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Lesson Transcript

Hello, and welcome to the Culture File: Mexico series at SpanishPod101.com. In this series, we’re exploring essential cultural information about Mexico, Mexican Culture, and Mexican People. In this lesson, we’re going to learn about a popular Mexican holiday. I’m Michael, and you're listening to Season 1, Lesson 1 - Day of the Dead
The Day of the Dead, or "Día de Muertos" in Spanish, is a celebration that blends pre-Hispanic traditions and Christian beliefs. In contrast to European festivities, in which people wear black clothes, in Mexico people celebrate with vibrant and colorful decorations and events.
On the eve of the festival, many families erect altars decorated with marigolds and multicolored paper flags. These altars are also adorned with offerings, such as food and beverages, which add a variety of hues to the celebration. Similarly, the pantheons, or "panteones", wear their best clothes, waiting for a visit from the deceased, in Spanish called "difuntos", along with the thousands of others who travel to their hometowns to be with their family, or "familia", and remember their loved ones.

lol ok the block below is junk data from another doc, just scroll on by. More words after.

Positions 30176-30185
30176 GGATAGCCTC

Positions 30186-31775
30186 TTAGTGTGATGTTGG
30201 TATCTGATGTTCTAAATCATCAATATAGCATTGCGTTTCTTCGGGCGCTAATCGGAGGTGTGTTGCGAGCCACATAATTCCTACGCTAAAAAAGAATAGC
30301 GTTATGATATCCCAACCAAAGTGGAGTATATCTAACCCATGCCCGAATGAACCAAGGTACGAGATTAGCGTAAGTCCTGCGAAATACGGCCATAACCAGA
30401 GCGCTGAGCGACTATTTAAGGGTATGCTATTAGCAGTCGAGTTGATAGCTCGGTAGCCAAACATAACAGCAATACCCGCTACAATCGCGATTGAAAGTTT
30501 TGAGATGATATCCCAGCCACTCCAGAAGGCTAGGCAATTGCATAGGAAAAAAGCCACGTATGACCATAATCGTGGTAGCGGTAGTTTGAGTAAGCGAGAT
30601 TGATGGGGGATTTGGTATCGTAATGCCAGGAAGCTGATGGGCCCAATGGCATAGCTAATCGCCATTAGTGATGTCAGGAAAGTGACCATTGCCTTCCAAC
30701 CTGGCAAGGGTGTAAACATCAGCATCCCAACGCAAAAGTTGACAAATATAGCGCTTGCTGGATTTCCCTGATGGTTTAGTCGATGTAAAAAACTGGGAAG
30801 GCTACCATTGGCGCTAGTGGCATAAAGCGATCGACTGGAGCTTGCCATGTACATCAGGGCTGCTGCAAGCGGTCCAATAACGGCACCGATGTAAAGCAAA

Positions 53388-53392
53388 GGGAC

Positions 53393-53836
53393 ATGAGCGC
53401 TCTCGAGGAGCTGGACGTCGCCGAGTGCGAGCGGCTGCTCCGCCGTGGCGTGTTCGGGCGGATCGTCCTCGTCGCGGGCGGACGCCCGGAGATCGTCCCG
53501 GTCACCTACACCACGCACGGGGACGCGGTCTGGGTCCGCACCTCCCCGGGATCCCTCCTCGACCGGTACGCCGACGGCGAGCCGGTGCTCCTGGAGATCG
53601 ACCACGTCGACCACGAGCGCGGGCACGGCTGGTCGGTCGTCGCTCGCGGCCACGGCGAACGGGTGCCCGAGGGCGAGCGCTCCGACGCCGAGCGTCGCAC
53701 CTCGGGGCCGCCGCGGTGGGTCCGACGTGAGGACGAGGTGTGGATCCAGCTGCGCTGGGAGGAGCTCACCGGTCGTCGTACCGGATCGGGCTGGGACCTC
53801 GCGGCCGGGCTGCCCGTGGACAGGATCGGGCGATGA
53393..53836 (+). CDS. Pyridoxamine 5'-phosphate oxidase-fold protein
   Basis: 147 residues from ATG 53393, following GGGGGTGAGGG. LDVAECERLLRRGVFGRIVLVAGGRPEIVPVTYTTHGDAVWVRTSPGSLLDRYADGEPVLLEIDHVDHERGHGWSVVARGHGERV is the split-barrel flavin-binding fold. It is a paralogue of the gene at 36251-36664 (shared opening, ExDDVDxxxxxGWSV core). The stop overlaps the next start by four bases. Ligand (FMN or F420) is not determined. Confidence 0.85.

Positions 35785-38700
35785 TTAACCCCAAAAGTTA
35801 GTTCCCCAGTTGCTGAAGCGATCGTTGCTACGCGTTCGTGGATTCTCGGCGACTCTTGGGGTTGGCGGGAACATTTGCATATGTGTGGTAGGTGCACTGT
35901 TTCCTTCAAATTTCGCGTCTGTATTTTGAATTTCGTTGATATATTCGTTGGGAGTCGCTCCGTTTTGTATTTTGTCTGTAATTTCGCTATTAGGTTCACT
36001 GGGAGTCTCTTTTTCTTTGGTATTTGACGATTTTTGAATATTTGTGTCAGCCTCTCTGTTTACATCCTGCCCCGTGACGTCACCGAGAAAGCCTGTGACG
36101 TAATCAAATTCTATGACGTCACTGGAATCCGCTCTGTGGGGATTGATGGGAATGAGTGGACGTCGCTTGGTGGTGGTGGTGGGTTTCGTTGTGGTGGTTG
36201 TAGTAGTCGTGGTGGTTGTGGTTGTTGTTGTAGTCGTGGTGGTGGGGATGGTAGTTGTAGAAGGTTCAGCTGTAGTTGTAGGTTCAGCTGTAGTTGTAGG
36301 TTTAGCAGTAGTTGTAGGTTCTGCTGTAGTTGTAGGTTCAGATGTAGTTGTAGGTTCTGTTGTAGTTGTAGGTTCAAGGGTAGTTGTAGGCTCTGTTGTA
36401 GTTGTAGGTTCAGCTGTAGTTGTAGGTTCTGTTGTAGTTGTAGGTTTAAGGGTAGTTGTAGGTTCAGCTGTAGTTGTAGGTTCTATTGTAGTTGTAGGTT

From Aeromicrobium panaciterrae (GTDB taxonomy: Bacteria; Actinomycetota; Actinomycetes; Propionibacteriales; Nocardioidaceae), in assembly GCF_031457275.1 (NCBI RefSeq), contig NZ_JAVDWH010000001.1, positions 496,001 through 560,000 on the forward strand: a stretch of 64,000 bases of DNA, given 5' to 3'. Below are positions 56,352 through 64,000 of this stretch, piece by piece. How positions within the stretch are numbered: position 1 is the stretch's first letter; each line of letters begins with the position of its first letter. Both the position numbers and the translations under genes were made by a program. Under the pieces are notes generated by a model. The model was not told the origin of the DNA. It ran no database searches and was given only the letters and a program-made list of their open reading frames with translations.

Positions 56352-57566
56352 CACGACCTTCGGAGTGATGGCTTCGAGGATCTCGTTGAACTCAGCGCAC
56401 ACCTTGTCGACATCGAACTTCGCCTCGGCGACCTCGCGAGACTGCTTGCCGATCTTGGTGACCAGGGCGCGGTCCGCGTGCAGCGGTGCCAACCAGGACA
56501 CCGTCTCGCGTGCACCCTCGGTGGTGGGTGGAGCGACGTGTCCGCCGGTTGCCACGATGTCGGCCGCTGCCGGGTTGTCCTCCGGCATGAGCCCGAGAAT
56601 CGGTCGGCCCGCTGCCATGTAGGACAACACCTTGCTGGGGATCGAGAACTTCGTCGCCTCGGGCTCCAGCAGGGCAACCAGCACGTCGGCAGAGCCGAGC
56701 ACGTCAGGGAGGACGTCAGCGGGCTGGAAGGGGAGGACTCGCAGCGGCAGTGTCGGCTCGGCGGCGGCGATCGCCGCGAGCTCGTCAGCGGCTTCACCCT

On November 1st, the “muertos chiquitos,” referring to deceased children, are celebrated. It’s said that on that day the spirits of deceased children visit their former homes, so toys, candies, chocolates, and honey are placed on altars, or "altares", and the graves, or "tumbas", to sweeten their visit to this world. The return of the adult spirits is anticipated for the following night, for whom altars are also decorated with what used to be their favorite treats. Among the most traditional dishes is "pan de muerto", meaning literally - bread of the dead. This treat is essentially a round piece of bread covered with sugar. Other offerings include “pulque”, “mole”, “tamales“, and “atole."
Days before the festival, shops and houses are decorated with humorous scenes of skeletons, or "calaveras", and nowadays it is common to find hints of Halloween characters as well. In traditional markets, all imaginable kinds of toys, decorations and candies that allude to death shine brightly.
So listeners, how did you like this lesson? Did you learn anything interesting?
Have you ever tried the traditional bread of the dead?
Leave a comment telling us at SpanishPod101.com! Until next time!